American troops from the 290th Regiment near Amonines, Belgium.
(Source: US Army)
Despite mauling the Germans on their first attempt to take Höfen, 3/395’s situation was grim. The battalion was badly outnumbered and nearly surrounded.
To make circumstances worse, just beyond the bloodied-but-not-beaten Volksgrenadiers waited the tanks of the 6th Panzer Army. It was not just the lives of 3/395 at stake; a German breakthrough here would have enabled the Sixth Panzer Army to outflank the 2nd ID and 99th ID and achieve a direct route to the Meuse River.
Location of the 99th ID sector (red box) on a map of the “Bulge”.
(Source: US Army)
The Germans were not finished with Butler’s men, either. After failing to capture Monschau on the battle’s second day, the 326th Volksgrenadier Division turned its attention back to Höfen on December 18th. The Germans threw wave after wave of infantry, and a unit of panzers, at the town. The situation became so dire that Butler deliberately called in artillery on his unit’s own position to prevent them from being overrun—one of six times this would occur at Höfen.
When the Germans finally broke through 3/395’s lines and established a foothold in the town, the Americans recaptured the buildings by firing anti-tank guns through the walls. Later that night, another enemy assault was similarly unsuccessful. One Wehrmacht officer captured at Höfen asked his interrogators which unit had defended the town. When told it was 3/395, the prisoner replied, “It must be one of your best formations.”
Lieutenant Colonel McClernand Butler, commander of 3/395.
(Source: US Army)
The Germans would never take Höfen, nor most of their other ambitious objectives in the Ardennes, due in large part to the soldiers of 3/395 and the 99th ID as a whole. The failure to breach the 99th ID’s sector stalled the entire German advance and a decisive breakthrough was never achieved. 3/395, soon to be nicknamed “Butler’s Blue Battlin’ Bastards”, was one of the only US Army units that did not retreat in the opening days of the battle.
For their actions the battalion was awarded the Presidential Unit Citation which read, in part: “outnumbered 5 to 1, [3/395] inflicted casualties in the ratio of 18 to 1. Despite fatigue, constant enemy shelling, and ever-increasing enemy pressure, [they] guarded a 6,000-yard front and destroyed 75 percent of three German infantry regiments.”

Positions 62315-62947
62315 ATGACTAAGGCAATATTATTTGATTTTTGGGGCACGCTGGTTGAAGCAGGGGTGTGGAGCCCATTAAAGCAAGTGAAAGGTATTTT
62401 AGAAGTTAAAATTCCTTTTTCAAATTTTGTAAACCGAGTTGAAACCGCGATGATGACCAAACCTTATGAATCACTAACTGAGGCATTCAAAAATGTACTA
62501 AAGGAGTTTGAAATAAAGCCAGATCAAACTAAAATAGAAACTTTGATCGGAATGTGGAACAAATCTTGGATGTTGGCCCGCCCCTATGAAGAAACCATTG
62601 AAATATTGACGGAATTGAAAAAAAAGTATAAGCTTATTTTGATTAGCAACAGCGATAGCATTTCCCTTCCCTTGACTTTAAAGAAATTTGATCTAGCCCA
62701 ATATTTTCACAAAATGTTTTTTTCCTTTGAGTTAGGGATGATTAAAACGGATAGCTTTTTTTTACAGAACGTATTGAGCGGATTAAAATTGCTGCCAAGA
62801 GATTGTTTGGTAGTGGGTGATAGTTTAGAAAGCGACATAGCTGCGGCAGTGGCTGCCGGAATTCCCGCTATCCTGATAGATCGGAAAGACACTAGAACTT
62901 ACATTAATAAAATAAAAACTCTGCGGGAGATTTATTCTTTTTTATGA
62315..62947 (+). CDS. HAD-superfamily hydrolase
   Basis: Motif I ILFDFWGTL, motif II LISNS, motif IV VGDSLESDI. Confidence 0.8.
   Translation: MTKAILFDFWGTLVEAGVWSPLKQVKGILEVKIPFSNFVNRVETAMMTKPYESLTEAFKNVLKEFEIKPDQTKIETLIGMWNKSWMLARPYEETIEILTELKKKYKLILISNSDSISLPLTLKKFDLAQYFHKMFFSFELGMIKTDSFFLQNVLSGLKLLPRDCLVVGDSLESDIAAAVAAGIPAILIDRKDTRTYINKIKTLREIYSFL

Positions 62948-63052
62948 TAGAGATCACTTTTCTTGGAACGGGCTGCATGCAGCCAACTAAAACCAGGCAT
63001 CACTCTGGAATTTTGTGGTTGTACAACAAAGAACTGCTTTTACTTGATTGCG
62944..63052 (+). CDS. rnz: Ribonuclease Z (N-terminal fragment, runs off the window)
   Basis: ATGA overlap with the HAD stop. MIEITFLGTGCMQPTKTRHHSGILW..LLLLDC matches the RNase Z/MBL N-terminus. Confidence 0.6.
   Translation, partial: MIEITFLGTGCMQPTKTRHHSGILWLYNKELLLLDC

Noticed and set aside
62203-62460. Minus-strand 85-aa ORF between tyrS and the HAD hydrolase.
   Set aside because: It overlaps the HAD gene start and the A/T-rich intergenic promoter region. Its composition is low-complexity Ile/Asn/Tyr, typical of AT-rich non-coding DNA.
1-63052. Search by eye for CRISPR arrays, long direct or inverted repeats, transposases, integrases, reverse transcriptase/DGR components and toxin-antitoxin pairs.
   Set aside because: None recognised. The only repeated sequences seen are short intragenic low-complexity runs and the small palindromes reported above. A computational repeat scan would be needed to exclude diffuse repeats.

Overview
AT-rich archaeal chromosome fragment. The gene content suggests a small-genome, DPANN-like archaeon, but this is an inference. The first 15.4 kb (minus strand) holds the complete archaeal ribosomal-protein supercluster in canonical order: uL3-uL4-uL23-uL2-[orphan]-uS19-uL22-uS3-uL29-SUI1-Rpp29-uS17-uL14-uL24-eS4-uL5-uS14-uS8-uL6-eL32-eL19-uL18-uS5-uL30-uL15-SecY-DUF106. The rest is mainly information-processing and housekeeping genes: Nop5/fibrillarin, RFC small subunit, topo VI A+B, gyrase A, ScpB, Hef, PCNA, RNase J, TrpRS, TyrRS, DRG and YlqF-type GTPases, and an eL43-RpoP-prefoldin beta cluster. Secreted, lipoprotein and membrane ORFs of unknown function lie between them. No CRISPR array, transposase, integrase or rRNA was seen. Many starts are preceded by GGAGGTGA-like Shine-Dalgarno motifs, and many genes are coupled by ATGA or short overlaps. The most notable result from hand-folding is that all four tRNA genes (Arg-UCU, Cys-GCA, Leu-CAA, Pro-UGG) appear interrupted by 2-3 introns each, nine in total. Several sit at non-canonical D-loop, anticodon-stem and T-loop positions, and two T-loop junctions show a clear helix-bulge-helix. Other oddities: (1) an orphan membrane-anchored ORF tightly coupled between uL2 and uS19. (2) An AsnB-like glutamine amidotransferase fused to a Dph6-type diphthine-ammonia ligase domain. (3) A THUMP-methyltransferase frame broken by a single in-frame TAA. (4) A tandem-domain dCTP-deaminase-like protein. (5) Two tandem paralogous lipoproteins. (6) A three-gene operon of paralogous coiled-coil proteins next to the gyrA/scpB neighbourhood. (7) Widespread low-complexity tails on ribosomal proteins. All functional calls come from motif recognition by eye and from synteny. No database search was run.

Captain Ned Nelson, veteran of 3/395 and the battle at Höfen.
Defense Secretary James Mattis reportedly views himself as President Donald Trump’s “babysitter,” and his efforts to restrain the bombastic leader apparently created tensions with former White House national security adviser H.R. McMaster.
McMaster sought to provide Trump with an array of military options against North Korea, but the defense secretary allegedly refused to put all the options on the table in front of Trump, McMaster aides told The New Yorker. Meanwhile, the president reportedly did not pick up on Mattis’s alleged attempts at stonewalling, and McMaster declined to expose his colleague.
One senior National Security Council official told The New Yorker that Mattis felt like he had to play “babysitter” to Trump.
What’s more, McMaster’s aides claimed the widespread reports that he was specifically pushing for a so-called “bloody nose” strike against North Korea were false. A bloody nose strike would involve an attack against North Korea strong enough to intimidate and embarrass Kim Jong Un’s regime, but not serious enough to spark a full-blown conflict. Many experts have warned such a strike could have catastrophic consequences and would not go as smoothly as its proponents believe.
(U.S. Navy photo by Chief Mass Communication Specialist James E. Foehl)
There is limited intelligence on the location of North Korea’s military assets — including its nuclear weapons. Moreover, in November 2017, the Joint Chiefs of Staff determined that a ground invasion would be necessary to fully dismantle North Korea’s nuclear program. In short, a bloody nose strike would risk allowing North Korea to retaliate against the US or its allies with any number of military options, not excluding its nuclear arsenal.